He said…What?

Reading through today’s headline over at the National Secular Society, there’s a few headlines all dealing with one question: Creationism.  The Times, in particular, issues the headline, “Leading scientist urges teaching of creationism in schools“.  Later, over at the BBC, was the headline, “Call for creationism in science“.  A Times editorial on “Unintelligent design“, an Independent article stating, “One in 10 pupils believes in creationism“. A bizarre analysis, again from the Times stating, “You need to understand your opponents’ argument“.  What’s with the sudden interest in creationsim?

Well, it all leads to one thing: a scientist – the Prof./Rev. Michael Reiss – is saying that creationism should be taught in schools.  And not just any scientist: Scientist, ordained minister, and member of the Royal Society.  We are in very muddy territory indeed if a member of the Royal Society – and a biologist at that – is endorsing creationism.  The Times actually went further, proclaiming that:

Creationism should be taught in science classes as a legitimate point of view, according to the Royal Society, putting the august science body on a collision course with the Government.

If this is true, then we really are in deep do-do.  The position of the Royal Society, when it was last embroiled in this farce of a “controversy”, was categorically that creationism is not science.  Have they suddenly performed an about face?

Well. No.

What the Prof./Rev. actually wrote can be found here, and this appears to be the crux of his argument:

For example, the excellent book Science, Evolution, and Creationism published by the US National Academy of Sciences and Institute of Medicine, asserts: “The ideas offered by intelligent design creationists are not the products of scientific reasoning. Discussing these ideas in science classes would not be appropriate given their lack of scientific support.”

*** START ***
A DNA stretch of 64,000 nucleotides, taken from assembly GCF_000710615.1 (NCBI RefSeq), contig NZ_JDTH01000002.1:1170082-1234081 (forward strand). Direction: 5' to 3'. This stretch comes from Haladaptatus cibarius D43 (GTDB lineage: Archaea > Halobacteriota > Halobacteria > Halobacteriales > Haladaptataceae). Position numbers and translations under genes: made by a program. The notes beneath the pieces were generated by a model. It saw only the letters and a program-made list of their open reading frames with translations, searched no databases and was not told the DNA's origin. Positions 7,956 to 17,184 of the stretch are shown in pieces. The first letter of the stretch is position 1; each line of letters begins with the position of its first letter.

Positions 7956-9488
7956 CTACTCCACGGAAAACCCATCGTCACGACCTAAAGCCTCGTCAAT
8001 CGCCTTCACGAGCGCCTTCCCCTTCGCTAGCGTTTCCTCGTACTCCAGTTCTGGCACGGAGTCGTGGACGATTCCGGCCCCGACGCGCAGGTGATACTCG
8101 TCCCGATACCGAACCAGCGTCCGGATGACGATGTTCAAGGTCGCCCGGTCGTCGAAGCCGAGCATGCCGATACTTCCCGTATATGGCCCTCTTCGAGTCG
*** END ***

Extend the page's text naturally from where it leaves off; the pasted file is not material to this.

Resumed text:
I agree with the first sentence but disagree with the second. Just because something lacks scientific support doesn’t seem to me a sufficient reason to omit it from a science lesson. When I was taught physics at school, and taught it extremely well in my view, what I remember finding so exciting was that we could discuss almost anything providing we were prepared to defend our thinking in a way that admitted objective evidence and logical argument.

Now, if I’m reading this correctly, he’s not saying, “side must be set aside to discuss creationism in the science classroom”, he’s instead saying, “if a child asks, or mentions, creationism, the correct response is not to say, ‘we can’t discuss that at all’, but to say, ‘okay, defend that statement'”.  And I think he’s right.  Especially as he goes on to clarify: